It should be clear that penalties for breaking the law are never tax deductible work expenses. Parking tickets are no exceptions. Parking laws and fines, like other public laws and fines, are meant to serve the public interest. The city government should not be in the business of paying its employees to break the law.
Evans, the long time chair of the council committee that writes tax law, would surely agree with this principle. The fact that he views parking laws and fines as somehow not like other laws and fines sheds light on his failed campaign to make on-street parking cheaper or free.
By setting parking meters at market rates, parking turnover and availability are maximized such that the broadest possible number of drivers can take advantage of on-street parking. Enforcement is critical to ensure this turnover and availability actually occurs. In short, the city's parking rates are designed to maximize the efficiency of the system.
Evans does not seem to recognize these efficiencies. He seems to think of parking as an entitlement. That may explain his unique view of parking tickets as work expenses, and his attempts to deregulate and subsidize parking.
Imagine we needed to evacuate downtown DC and Arlington quickly, in the middle of the day. What would be the best way to do that?
We know what wouldn't work: telling all employees to go home at the same time. That's pretty much what happened Tuesday after the earthquake. No bridges or roads were damaged, though some traffic signals had switched to flashing red or had lost time synchronization.
The Metro ran at 15 mph, causing huge crowds and long waits for those riding. But that couldn't have much affected the numbers of cars on the road, since anyone who didn't drive into work wasn't going to drive back home.
Can our transportation network possibly move so many people at once?
Roads are a very flexible form of transportation, but are inefficient in their use of space. Each car takes up a lot of room. The New York Subway's 22 tracks carry as many people as at least 167 lanes of car tunnels would.
If people drove evenly throughout the day, the road network would work optimally, but they don't. Buses and trains work better for moving people in a shorter time period to a small number of locations, because they cost more to run but can fit more people in a smaller space.
There are ways to make the road more efficient. More people could occupy each car. That's the logic behind the HOV rules and slugging on I-395 and other roads. Thanks to slugging and high bus volume, 95/395 is one of the most efficient roadways for its size in the nation (but will actually get less efficient with HOT lanes).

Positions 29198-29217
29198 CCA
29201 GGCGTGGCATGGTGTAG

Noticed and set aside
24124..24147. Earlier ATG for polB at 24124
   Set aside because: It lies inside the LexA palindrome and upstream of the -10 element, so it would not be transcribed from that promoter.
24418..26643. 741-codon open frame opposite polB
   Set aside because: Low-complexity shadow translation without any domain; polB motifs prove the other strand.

Instead of pushing more carpooling, VDOT actually waived the HOV restrictions on its freeways on Tuesday. That doesn't make a lot of sense. It's like they just threw their hands up and said, "Wow, earthquake! Let's just ignore everything we do to make our roads work better!"
If we knew ahead of time that we'd have to evacuate DC in a hurry one day, but didn't know when, we might actually plan for stricter HOV restrictions than usual. Take a few main arteries and make them exclusively HOV-3 or HOV-4 for the evacuation. Ask workers and residents to find "evacuation buddies" who work in the same office or live in the same inner neighborhood. These people would share the car when evacuation time came.
Once those carpools get to suburban residential areas, people will have to get home, but depending on the type of disaster, just getting everyone out might be most critical. The drivers can give rides that one time to their passengers, or they can wait in places like libraries for family members to pick them up.
Buses could also use the HOV roads, allowing them to travel much faster back to commuter lots and make a return trip to pick up even more people.
Not surprisingly, advocates for more roads and sprawl, like the Northern Virginia Transportation Alliance, immediately jumped on the issue to call for new Potomac River bridges as part of their long attempts to build an Outer Beltway. Such bridges wouldn't actually alleviate existing traffic congestion, but would instead just drive more sprawl development and make the evacuation challenge that much harder.
During the earthquake, Ezra Klein cleverly tweeted, "This earthquake has clear policy implications that back up my previously held political opinions." That's certainly true for NVTA.
I actually learned something from the earthquake that doesn't back up previously-held opinions: we can't count on Metrorail for an emergency. Especially with today's safety concerns, Metro is going to err on the side of limiting its operations in unusual circumstances. That's probably the right move if it's not a matter of life and death. But it means we need to think about evacuations another way.